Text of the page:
Also, Japan has a declining population so it's low GDP growth (what a deeply flawed measure it is) over the last couple of decades needs to be taken in that context compared with UK/USA which continue to have population growth - so there has been more 'real' growth in Japan than the headline figures suggest. Whatever way you look at it they are still better placed than the UK.

    In the end if we get out of this mess with a slow steady decline in living standards (but not necessarily in quality of life) then we will have done well. This mess has been a long time coming and can either correct in a long drawn out, but ultimately bearable, way or something much quicker and more unpleasent......


  • Comment number 75.

    64. At 11:12am on 26 Jan 2011, stormbrook wrote:
    "I'm busy right now paying down every last pound and pence I owe to anyone. I will never contribute to a bank's income again if I can help it."

    Unfortunately, the politicians will ensure that your contribution to our banking buddies is maintained through your tax payments.
    I think we need something a bit more radical.
    Extinction of private banks perhaps.

  • Comment number 76.

    @53. At 10:31am on 26 Jan 2011, writingsonthewall wrote:

    Real wages? I seem to recall reading a report commissioned by the Union movement about.....what.....20 or 25 years ago (?), detailing the gradual erosion of real wages since their peak in the late 60's/early 70's. We just gave it all away. It will be a fight to regain that lost ground. You mention the 1920's. I'm going back a tad further, say 1890's-ish.

  • Comment number 77.

    King is starting to lose it - I think he will be deposed soon, the fall guy once inflation gets out of control next year.

    Telling the masses to sit tight and see cost of living rise whilst not matched by pay rises is going to play out like the football manager lashing out at the fans for not getting behind the team when they can see it is the players and manager - there is only one end game. Lets hope he doesn't last much longer!

  • Comment number 78.

    #36 wotw

    "The whole nation's wealth is based on our valuation of property. If the valuation cannot be sustained through lack of credit then the bubble will truly burst for the UK."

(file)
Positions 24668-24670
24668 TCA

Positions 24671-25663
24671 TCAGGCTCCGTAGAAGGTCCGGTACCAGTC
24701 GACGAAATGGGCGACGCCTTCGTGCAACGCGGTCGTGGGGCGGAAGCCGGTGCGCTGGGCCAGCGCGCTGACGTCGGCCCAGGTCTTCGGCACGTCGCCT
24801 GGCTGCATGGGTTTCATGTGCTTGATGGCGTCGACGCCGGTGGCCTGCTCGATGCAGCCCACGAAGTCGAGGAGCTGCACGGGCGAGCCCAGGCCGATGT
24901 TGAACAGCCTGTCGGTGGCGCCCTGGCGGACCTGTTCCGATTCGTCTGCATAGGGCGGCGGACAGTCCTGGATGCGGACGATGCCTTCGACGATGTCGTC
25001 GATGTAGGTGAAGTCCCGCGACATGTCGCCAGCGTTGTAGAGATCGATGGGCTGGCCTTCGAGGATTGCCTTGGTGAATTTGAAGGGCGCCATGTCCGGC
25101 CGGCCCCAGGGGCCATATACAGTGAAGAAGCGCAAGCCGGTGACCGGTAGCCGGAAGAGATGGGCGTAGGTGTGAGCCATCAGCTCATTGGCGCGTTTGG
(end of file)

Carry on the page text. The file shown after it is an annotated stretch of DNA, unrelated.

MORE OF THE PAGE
Yep. Capitalism tends to over-production, leading to periodic crises where valorisation fails and huge amounts of capital are destroyed. Capitalist apologists keep insisting that there is a Holy Grail of permanent sustainable growth which makes everyone richer as long as we allow the really rich to get the lions share. The latest wizard wheeze was to finance over-production through relentlessly increasing debt secured on asset values, mainly land and houses (where bankers tend to park their ill-gotten gains as someone commented recently). Personal debt levels currently are about a year's income: in other words we have already spent, on average, all our personal income until this time in 2012. And now the lenders want it back. Hmm...

    The asset bubble is the key to our present situation. Some time ago a group of villagers came to me for advice on buying their local pub and setting up a co-operative to run it. They imagined that they could run it as a business as easily as the present owner could. However, the magnificant detached building with a large car park was worth far more (approximately double)as apartments than it was as a pub, which indeed the owner had spotted. It is fair to say that when property is worth more as residential than as a (wealth-creating) business then the economy is seriously out of balance, yet this situation has got progressively worse over years.

    The Tories talk about re-balancing the economy but it is clear that to do so would require a capital tax on property and land. A 1% tax would raise some £50 billion per annum and be almost impossible to evade/avoid. Such taxes are common elsewhere, as rich people often find when they've bought that really cheap place in Normandy. It would also address the need for a fiscal element to economic management rather than the Tory obsession with lowering income taxes at the expense of the public realm. It would also go some way to convincing me that we really are "all in this together."

  • Comment number 79.

    67. At 11:15am on 26 Jan 2011, DebtJuggler

    Brilliant article - this is my favourite bit.

    "In a note to Mrs Clinton, Mr Susman said: “King expressed great concern about Conservative leaders’ lack of experience. [He] opined that party leader David Cameron and shadow chancellor George Osborne have not fully grasped the pressures they will face from different groups when attempting to cut spending.”